without its foreign secretary ; and the queen, who was always averse to inviting the perplexities of a change of ministry, viewed the situation with blank despair. In March 1850 she and the prince drafted a statement of their grievance, but in face of the statesman's triumphant appeal to the House of Commons in June it was laid aside. In the summer Lord John recalled Palmerston's attention to the queen's irritation, and he disavowed any intention of treating her with disrespect. At length, on 12 Aug. 1850, she sent him through Lord John two requests in regard to his future conduct : 'She requires,' her words ran, The queen's demands, 1850. '(1) that the foreign secretary demands, will distinctly state what he proposes in a given case, in order that the queen may know as distinctly to what she has given her royal sanction. (2) Having once given her sanction to a measure, that it be not arbitrarily altered or modified by the minister. Such an act she must consider as failure in sincerity towards the crown, and justly to be visited by the exercise of her constitutional right of dismissing that minister. She expects to be kept informed of what passes between him and the foreign ministers before important decisions are taken, based upon that intercourse ; to receive the foreign despatches in good time, and to have the drafts for her approval sent to her in sufficient time to make herself acquainted with their contents before they must be sent off' (Martin, ii. 51). Two days afterwards Prince Albert explained more fully to Palmerston, in a personal interview, the queen's grounds of Prince complaint. 'The queen had often,'
Albert on the prince said, 'latterly almost Palmerston. invariably, differed from the line of policy pursued by Lord Palmerston. She had always openly stated her objections ; but when overruled by the cabinet, or convinced that it would, from political reasons, be more prudent to waive her objections, she knew her constitutional position too well not to give her full support to whatever was done on the part of the government. She knew that they were going to battle together, and that she was going to receive the blows which were aimed at the government ; and she had these last years received several, such as no sovereign of England had before been obliged to put up with, and which had been most painful to her. But what she had a right to require in return was, that before a line of policy was adopted or brought before her for her sanction, she should be in full possession of all the facts and all the motives operating ; she felt that in this respect she was not dealt with as she ought to be. She never found a matter "intact," nor a question, in which we were not already compromised, when it was submitted to her; she had no means of knowing what passed in the cabinet, nor what passed between Lord Palmerston and the foreign ministers in their conferences, but what Lord Palmerston chose to tell her, or what she found in the newspapers.'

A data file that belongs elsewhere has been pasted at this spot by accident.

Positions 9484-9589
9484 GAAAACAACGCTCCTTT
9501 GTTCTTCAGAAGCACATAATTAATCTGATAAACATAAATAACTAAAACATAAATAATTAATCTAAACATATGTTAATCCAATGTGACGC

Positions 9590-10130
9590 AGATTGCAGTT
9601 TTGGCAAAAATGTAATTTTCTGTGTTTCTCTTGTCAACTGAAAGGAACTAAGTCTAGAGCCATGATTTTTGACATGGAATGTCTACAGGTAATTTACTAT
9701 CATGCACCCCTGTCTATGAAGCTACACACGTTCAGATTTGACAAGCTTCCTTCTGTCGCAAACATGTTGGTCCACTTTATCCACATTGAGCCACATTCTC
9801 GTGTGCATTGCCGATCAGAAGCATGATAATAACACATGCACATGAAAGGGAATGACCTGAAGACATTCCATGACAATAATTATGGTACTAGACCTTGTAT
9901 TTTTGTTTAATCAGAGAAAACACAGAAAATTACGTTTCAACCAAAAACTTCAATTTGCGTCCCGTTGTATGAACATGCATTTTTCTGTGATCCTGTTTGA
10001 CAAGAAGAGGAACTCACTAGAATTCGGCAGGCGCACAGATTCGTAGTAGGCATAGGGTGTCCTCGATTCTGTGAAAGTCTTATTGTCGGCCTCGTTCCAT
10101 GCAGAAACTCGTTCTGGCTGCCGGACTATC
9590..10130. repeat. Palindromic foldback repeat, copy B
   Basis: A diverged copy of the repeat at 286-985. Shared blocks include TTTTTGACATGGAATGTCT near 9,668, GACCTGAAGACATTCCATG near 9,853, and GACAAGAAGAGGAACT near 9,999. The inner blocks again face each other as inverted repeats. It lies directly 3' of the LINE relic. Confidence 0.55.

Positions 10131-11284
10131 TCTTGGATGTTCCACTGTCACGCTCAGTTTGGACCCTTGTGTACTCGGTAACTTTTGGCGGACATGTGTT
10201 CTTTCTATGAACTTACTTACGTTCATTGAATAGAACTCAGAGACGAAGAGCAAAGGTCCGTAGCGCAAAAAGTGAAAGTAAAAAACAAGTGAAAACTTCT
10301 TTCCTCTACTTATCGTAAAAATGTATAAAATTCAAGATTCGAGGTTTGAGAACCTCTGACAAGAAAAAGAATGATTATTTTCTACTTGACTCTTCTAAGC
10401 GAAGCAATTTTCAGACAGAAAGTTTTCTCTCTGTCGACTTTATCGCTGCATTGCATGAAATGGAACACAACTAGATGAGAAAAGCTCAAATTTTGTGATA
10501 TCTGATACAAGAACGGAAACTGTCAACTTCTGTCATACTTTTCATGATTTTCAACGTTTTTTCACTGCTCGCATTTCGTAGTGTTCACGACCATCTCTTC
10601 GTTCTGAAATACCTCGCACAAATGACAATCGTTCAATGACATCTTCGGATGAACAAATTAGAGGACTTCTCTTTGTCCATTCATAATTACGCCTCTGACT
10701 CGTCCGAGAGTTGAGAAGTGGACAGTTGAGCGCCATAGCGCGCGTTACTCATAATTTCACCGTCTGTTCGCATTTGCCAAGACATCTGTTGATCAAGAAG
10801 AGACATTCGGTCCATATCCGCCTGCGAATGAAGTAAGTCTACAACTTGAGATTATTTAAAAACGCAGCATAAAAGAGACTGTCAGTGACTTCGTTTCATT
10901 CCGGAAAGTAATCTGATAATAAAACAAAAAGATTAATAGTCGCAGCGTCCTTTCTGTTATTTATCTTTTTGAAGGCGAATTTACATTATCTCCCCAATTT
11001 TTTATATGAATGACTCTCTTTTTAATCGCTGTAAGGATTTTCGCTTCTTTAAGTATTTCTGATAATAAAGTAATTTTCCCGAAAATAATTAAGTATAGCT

Palmerston affected pained surprise and solemnly promised amendment, but he remained in office and his course of action underwent no permanent change. A few months later he committed the queen, without her assent, to new dissensions with Fresh dissensions. the Austrian government and to new encouragement of Denmark in her claims to Schleswig-Holstein. In the first case Palmerston, after threatening Lord John with resignation, endeavoured to modify his action in accordance with the royal wish, but he was still impenitent.In the winter of 1850 a distasteful domestic question distracted the queen's mind from foreign affairs. Lord John had identified the government with the strong protestant feeling which was roused by Cardinal Wiseman's announcement of the pope's revival of Roman catholic bishoprics in England. Hundreds of protests from public bodies were addressed to the queen in person, and she received them patiently. But she detested the controversy and regretted 'the unchristian and intolerant spirit' Papal aggression. exhibited by the protestant agitators. 'I cannot bear to hear the violent abuse of the catholic religion, which is so painful and so cruel towards the many innocent and good Roman catholics.' When she opened parliament on 4 Feb. 1851 she resented the cries of ' no popery,' with which she was greeted ; but the ministry determined actively to resist the 'papal aggression,' and the queen acquiesced. It was consequently without great concern that she saw Lord John's government partly through intestine differences on the religious question outvoted in the House of Commons in, February 1851. The immediate Ministerial crisis and deadlock. question at issue was electoral reform. Lord John at once resigned. The queen sent for the conservative leader, Lord Derby, who declined to assume office without adequate support in the House of Commons. He advised a reconstruction of the existing ministry a course which was congenial to the queen. On 22 Feb. she consulted Lord Aberdeen with a view to a fusion between whigs and